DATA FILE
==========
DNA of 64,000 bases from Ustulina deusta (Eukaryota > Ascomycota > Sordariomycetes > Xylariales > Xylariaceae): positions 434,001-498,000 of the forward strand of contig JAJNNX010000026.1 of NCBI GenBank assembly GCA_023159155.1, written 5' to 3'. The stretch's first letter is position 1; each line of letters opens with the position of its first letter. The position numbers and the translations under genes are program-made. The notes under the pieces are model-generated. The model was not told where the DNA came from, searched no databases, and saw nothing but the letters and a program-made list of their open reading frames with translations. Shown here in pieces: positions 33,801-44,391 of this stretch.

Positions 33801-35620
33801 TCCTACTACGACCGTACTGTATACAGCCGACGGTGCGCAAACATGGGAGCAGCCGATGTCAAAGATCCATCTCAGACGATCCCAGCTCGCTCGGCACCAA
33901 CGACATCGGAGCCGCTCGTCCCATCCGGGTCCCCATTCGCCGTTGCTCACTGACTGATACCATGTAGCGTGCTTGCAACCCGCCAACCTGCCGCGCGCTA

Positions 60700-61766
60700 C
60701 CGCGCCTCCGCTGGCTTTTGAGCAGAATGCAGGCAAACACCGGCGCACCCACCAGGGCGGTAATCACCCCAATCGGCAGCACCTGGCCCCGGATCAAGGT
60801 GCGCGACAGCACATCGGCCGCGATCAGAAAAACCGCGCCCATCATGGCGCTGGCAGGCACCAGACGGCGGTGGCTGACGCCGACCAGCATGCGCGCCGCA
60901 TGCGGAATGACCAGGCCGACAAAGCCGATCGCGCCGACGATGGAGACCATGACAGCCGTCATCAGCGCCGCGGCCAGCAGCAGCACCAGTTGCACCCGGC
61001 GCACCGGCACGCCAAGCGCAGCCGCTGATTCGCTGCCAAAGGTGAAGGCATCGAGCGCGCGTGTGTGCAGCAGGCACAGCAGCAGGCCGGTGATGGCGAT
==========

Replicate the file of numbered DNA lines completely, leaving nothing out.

DNA of 64,000 bases from Ustulina deusta (Eukaryota > Ascomycota > Sordariomycetes > Xylariales > Xylariaceae): positions 434,001-498,000 of the forward strand of contig JAJNNX010000026.1 of NCBI GenBank assembly GCA_023159155.1, written 5' to 3'. The stretch's first letter is position 1; each line of letters opens with the position of its first letter. The position numbers and the translations under genes are program-made. The notes under the pieces are model-generated. The model was not told where the DNA came from, searched no databases, and saw nothing but the letters and a program-made list of their open reading frames with translations. Shown here in pieces: positions 33,801-44,391 of this stretch.

Positions 33801-35620
33801 TCCTACTACGACCGTACTGTATACAGCCGACGGTGCGCAAACATGGGAGCAGCCGATGTCAAAGATCCATCTCAGACGATCCCAGCTCGCTCGGCACCAA
33901 CGACATCGGAGCCGCTCGTCCCATCCGGGTCCCCATTCGCCGTTGCTCACTGACTGATACCATGTAGCGTGCTTGCAACCCGCCAACCTGCCGCGCGCTA

Positions 60700-61766
60700 C
60701 CGCGCCTCCGCTGGCTTTTGAGCAGAATGCAGGCAAACACCGGCGCACCCACCAGGGCGGTAATCACCCCAATCGGCAGCACCTGGCCCCGGATCAAGGT
60801 GCGCGACAGCACATCGGCCGCGATCAGAAAAACCGCGCCCATCATGGCGCTGGCAGGCACCAGACGGCGGTGGCTGACGCCGACCAGCATGCGCGCCGCA
60901 TGCGGAATGACCAGGCCGACAAAGCCGATCGCGCCGACGATGGAGACCATGACAGCCGTCATCAGCGCCGCGGCCAGCAGCAGCACCAGTTGCACCCGGC
61001 GCACCGGCACGCCAAGCGCAGCCGCTGATTCGCTGCCAAAGGTGAAGGCATCGAGCGCGCGTGTGTGCAGCAGGCACAGCAGCAGGCCGGTGATGGCGAT